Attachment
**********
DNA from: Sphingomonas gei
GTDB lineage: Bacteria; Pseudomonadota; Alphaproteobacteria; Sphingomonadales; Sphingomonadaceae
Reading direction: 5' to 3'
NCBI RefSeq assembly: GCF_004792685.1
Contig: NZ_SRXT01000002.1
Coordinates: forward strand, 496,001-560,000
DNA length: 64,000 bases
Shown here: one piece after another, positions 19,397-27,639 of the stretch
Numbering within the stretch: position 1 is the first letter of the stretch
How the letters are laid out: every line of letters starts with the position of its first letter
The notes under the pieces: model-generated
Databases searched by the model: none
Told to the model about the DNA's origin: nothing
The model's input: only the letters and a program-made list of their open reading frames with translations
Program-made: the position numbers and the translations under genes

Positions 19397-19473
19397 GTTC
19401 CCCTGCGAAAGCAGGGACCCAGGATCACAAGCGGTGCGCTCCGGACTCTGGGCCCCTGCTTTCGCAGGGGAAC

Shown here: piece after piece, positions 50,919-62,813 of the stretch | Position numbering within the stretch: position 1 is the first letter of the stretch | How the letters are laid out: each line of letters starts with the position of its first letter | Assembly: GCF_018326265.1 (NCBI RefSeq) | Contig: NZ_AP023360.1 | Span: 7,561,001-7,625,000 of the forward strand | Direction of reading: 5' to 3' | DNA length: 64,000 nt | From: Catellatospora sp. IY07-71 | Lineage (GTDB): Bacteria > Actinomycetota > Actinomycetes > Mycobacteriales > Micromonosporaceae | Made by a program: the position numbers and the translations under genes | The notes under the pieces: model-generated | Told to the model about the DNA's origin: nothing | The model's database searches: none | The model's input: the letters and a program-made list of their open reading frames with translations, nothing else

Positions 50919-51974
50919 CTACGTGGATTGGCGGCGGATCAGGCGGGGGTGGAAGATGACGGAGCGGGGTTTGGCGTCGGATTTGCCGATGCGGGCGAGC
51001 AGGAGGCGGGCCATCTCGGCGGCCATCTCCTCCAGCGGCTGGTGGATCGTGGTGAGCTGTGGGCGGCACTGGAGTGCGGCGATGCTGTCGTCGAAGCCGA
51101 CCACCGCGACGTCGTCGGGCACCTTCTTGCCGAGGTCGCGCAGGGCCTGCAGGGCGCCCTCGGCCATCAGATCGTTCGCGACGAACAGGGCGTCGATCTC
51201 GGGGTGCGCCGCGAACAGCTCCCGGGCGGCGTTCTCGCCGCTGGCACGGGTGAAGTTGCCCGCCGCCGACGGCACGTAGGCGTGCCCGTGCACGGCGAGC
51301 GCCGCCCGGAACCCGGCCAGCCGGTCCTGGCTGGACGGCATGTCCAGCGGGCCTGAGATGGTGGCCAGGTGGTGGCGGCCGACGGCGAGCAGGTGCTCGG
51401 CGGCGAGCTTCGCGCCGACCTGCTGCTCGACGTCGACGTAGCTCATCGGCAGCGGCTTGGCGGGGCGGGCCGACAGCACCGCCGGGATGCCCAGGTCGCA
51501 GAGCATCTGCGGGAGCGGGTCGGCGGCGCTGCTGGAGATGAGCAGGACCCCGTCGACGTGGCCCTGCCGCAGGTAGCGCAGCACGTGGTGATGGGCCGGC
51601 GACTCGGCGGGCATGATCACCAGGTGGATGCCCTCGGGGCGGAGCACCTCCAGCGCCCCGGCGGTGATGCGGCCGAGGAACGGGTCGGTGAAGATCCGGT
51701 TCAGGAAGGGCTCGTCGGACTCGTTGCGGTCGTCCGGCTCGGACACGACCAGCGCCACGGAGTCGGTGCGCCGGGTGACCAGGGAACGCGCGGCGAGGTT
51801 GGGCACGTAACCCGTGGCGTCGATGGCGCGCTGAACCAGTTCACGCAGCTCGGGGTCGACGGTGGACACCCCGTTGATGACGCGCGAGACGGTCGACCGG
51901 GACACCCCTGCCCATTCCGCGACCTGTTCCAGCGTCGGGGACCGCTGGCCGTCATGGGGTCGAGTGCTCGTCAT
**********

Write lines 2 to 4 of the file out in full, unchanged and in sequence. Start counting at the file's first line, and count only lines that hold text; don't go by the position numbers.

GTDB lineage: Bacteria; Pseudomonadota; Alphaproteobacteria; Sphingomonadales; Sphingomonadaceae
Reading direction: 5' to 3'
NCBI RefSeq assembly: GCF_004792685.1